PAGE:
The second realization was the power of strength and conditioning to change peoples lives. Neil Welch said this to me before and initially I was skeptical and thought it sounded a bit of an exaggeration but I’ve seen it work. The dreams of working with top level professional sport can be easily romanticized but strength and conditioning may have its greatest benefit with the general population. We’ve seen how issues such as obesity and its associated problems (diabetes, back pain etc.) can negatively impact society and people lives. The “ah-ha” moment for me was seeing people who had been out of work with chronic back pain for years be able to return to work after only a short period of strength training using basic compound lifts (deadlifts, split squats etc.) instead of relying on medication and injections. Another case I witnessed was a woman who wasn’t able to pick up her newborn child without pain but strength training helped solve this. Making someone run faster or jump higher is great but in the larger scheme of things it will never be as important as allowing people hold their children and earn a living. Corny as it sounds!
Arthur: Here in CityGym we have a number of young S & C coaches learning their trade, any advice you might give to them? Perhaps something you wish someone told you early on in your own career?
Ed: I still consider myself a young S&C so not sure how much I can help here! However if I had to pick two points they would be 1) Get as much experience with experienced coaches and various environments as possible. Some coaches will completely change the way you look at things while others may simply reinforce what you already know but whether it’s a positive or negative you will always take something away. 2) would be to be confident in any situation you are in. I’ve put myself in the situation where I have sat back and let more experienced coaches take over but that doesn’t do you any favours and also doesn’t allow you to prove yourself. In any situation you only know what you know so be confident in it and don’t be afraid to put your hand up and admit to being unsure or unaware of anything you don’t know.
Arthur: You recently completed a Graduate Strength and Conditioning/Rehabilitation Coaching course in the Sports Surgery Clinic in Santry, Dublin (as a side note I really admire that as you’re continuing your education whilst working which is by no means easy). Tell me a little bit about that course and what you learned from it?
Ed: I spent six months in the clinic and couldn’t recommend it enough to anyone considering applying for an internship there. It is a unique place housing some of the best doctors, surgeons, physios and S&C coaches in the county under one roof. From an outside perspective they may seem to have some strange or unconventional methods but everything they do is backed up with research and the benefit of seeing injuries repetitively through large patient numbers. As an example they see around 700 ACL’s a year so you know they are experienced and are using proven results driven methods. My role was as Strength and Conditioning/Rehabilitation Coach. After a patient had completed initial assessments with the physiotherapist I would bring them through strength and power training to address any weakness/movement issues and provide the foundation necessary to prevent future re-occurrence of injury. I have outlined some important realizations I had while there above but really everyday there was a learning opportunity. The big change I would look to make in my coaching after spending time there is in the way athletes move. For instance if we want athletes to maintain a good posture, avoid anterior pelvic tilt, excessive rib flare and/or move through more of a hip/posterior dominant pattern then we have to reinforce these patterns in all our movements not just our deadlifts and squats. Being strict on a deadlift finish position but allowing poor movement in a chin up just defeats the purpose and allows the body to reinforce bad patterns.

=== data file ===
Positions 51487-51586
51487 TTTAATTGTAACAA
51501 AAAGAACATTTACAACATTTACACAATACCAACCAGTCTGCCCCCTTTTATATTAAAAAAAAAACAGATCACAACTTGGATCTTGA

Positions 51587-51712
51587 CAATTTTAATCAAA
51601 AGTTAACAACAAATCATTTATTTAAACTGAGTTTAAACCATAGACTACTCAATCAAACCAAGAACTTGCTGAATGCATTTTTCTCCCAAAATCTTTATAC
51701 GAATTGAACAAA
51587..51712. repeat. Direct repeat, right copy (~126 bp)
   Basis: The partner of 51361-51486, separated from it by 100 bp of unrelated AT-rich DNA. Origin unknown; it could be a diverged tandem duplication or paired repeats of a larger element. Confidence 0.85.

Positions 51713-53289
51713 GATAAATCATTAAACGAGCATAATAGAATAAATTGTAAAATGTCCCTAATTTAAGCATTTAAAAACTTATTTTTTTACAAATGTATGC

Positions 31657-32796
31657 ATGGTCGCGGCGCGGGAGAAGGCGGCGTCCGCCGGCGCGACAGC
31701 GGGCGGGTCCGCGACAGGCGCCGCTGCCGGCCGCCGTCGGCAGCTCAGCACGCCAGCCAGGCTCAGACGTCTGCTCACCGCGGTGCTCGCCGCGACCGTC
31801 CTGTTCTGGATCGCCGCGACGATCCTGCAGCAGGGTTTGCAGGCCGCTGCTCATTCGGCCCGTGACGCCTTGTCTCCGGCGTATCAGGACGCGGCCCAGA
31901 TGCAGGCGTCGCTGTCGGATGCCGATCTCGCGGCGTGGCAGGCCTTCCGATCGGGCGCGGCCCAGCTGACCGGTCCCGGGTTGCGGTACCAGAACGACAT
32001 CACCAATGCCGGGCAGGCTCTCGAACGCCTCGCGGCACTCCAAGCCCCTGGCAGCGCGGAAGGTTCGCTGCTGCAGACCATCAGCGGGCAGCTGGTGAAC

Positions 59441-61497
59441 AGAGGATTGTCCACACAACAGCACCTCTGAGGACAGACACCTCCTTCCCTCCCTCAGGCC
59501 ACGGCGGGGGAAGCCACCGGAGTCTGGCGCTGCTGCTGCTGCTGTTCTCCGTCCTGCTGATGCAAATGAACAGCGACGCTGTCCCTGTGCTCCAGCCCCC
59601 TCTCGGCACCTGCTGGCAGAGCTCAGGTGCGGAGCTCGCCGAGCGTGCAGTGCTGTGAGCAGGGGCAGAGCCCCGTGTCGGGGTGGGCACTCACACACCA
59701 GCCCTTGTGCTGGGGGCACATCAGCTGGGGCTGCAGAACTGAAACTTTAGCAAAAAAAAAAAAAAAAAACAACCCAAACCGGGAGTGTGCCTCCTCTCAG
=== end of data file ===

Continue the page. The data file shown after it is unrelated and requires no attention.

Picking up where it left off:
Arthur: What does the future hold for Ed Slattery Strength and Conditioning?
Ed: The golden question! My goal for the time being is to just keep progressing and to keep learning. As I said I’ve been very fortunate to work with some great coaches so I want to keep that going and keep improving in my role. My main focus right now is ensuring the Irish Women are in the best possible position for the Six Nations. Following that I have some ideas for my personal blog (www.edslattery.net) that I have put on hold for now that will look to combine my work in high performance with S&C for the everyday person. This will be done online and through my Facebook page (Ed Slattery Strength and Conditioning) so keep an eye out for that.
Be sure to check out Ed Slattery’s blog (www.EdSlattery.net) for further information about his work.